Linked by nfeske on Thu 28th Feb 2013 12:08 UTC
OSNews, Generic OSes The just released version 13.02 of the Genode OS Framework comes with major improvements of the underlying kernels. Using the NOVA kernel, the framework can be used to build custom operating systems for IOMMU-enabled machines while also leveraging hardware virtualization. Using Genode's custom kernel or the Fiasco.OC kernel, the new version targets ARM Cortex-A15-based systems such as the Exynos 5250 SoC.
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RE[3]: Very Impressive
by nfeske on Fri 1st Mar 2013 10:40 UTC in reply to "RE[2]: Very Impressive"
Member since:

I definitely support going this route. In my perception, sigma0 has no tangible purpose. So I see no point in having it included in the trusted computing base. In contrary, it caused us serious (priority inversion) problems in the past, and right now, we are struggling with caching issues on ARM, which may be partially attributed to sigma0 as well (because sigma0 makes it impossible to fully avoid inconsistencies of cache attributes). In this respect, removing it would be a relief.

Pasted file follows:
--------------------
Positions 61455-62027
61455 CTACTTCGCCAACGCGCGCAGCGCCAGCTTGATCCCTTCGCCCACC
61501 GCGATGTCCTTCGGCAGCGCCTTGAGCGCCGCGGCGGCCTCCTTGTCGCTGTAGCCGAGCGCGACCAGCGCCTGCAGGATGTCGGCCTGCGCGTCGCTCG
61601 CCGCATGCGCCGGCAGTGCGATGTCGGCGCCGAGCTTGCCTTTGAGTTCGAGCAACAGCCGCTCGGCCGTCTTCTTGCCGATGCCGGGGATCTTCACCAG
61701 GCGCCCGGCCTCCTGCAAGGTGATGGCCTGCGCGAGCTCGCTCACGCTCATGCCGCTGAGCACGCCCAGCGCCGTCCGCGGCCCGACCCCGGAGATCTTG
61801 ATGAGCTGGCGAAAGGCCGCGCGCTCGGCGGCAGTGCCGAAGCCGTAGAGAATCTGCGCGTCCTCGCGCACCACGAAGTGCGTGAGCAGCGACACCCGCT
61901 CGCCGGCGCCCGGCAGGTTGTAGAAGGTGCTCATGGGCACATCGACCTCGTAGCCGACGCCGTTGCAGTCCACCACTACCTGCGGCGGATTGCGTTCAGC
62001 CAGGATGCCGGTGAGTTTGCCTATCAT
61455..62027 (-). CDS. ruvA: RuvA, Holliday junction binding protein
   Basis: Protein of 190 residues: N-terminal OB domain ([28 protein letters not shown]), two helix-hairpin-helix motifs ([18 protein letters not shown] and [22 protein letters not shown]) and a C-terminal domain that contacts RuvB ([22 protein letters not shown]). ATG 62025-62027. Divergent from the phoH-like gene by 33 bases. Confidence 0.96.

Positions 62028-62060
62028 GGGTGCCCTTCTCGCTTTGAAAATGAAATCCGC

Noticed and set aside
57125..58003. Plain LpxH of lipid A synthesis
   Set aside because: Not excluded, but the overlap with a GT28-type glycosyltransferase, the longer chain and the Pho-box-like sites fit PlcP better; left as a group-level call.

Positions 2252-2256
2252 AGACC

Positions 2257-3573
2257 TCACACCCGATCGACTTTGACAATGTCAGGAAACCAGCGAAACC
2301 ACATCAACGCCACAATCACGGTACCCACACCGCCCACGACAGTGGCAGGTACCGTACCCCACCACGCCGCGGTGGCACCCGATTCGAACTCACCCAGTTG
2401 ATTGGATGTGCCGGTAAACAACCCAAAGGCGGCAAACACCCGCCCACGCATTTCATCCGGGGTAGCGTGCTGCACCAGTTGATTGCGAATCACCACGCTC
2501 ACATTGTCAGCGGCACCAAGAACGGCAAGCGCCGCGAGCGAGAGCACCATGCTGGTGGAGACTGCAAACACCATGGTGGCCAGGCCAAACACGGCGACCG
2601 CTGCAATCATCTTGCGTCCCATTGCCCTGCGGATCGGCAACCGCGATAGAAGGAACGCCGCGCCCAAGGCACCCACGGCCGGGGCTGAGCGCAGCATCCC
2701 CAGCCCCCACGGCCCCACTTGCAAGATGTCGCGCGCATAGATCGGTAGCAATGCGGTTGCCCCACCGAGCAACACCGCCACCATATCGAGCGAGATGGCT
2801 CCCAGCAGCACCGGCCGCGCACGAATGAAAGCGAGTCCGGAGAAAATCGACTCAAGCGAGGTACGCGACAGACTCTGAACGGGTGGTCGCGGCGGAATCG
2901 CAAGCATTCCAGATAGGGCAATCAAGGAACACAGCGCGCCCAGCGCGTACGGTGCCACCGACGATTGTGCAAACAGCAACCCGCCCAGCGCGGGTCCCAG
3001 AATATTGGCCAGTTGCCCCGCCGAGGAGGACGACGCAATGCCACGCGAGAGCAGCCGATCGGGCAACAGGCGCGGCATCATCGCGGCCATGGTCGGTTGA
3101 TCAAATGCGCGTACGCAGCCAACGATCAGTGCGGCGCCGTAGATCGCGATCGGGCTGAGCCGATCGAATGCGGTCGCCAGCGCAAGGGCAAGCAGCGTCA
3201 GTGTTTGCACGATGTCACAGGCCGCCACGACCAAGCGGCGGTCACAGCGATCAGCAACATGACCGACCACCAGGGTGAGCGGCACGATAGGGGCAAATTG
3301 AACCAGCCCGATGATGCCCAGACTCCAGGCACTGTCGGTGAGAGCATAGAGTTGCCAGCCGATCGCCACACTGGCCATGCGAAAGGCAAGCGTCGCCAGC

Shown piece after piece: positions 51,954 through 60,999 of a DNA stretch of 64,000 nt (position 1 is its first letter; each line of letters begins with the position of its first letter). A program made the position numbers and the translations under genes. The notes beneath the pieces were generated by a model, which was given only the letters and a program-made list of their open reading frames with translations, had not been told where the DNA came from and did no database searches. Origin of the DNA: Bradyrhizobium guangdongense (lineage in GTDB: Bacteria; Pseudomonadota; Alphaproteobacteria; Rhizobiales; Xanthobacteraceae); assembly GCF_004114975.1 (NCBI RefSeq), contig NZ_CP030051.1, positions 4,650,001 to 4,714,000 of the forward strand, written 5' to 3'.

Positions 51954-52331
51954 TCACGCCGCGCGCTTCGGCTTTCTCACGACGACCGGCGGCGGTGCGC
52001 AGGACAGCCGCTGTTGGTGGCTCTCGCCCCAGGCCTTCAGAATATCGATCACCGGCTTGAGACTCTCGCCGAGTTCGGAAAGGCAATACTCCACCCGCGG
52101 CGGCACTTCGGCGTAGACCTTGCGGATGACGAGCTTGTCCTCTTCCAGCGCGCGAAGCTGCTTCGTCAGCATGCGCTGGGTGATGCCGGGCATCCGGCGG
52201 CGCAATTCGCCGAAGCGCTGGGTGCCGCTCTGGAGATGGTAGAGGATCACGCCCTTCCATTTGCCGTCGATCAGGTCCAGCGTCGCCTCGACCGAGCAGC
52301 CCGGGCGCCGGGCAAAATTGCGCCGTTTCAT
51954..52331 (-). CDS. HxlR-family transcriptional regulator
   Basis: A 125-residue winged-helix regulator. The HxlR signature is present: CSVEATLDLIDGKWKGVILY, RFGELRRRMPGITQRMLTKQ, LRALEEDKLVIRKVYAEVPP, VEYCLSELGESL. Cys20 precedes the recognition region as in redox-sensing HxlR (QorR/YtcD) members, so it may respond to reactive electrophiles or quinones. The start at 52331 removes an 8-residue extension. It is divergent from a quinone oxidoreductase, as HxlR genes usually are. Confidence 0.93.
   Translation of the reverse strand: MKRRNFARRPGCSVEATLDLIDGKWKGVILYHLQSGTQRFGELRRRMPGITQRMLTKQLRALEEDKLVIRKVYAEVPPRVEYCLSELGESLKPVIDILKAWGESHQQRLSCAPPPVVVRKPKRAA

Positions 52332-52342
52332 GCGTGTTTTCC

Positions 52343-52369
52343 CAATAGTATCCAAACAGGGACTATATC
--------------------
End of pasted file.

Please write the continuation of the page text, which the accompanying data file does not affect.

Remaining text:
Another benefit from getting rid of it (and 'bootstrap' when we are at it) would be to dissolve the dependencies of Genode from L4re packages such as l4util and uclibc. This way, both the 'make prepare' step and the build step would become much faster. Right now, we need to download and build uclibc just to be able to use the kernel, which is hard to justify.

Reply Parent Score: 2

RE[4]: Very Impressive
by jayrulez on Fri 1st Mar 2013 12:55 in reply to "RE[3]: Very Impressive"
jayrulez Member since:

You are right. I definitely agree with this decision.

There are a few directories under l4/pkg that are checked out during the "make prepare" step. Which other ones are feasible to remove from the trusted computing base.

I figure you would keep l4sys, libvcpu, cxx, bootstrap, ldscripts and maybe the drivers-frst?

Reply Parent Score: 1

RE[5]: Very Impressive
by nfeske on Fri 1st Mar 2013 13:21 in reply to "RE[4]: Very Impressive"
nfeske Member since:

I would strive to keep solely pkg/l4sys, which contains the header files that form the syscall bindings of the kernel.

Reply Parent Score: 2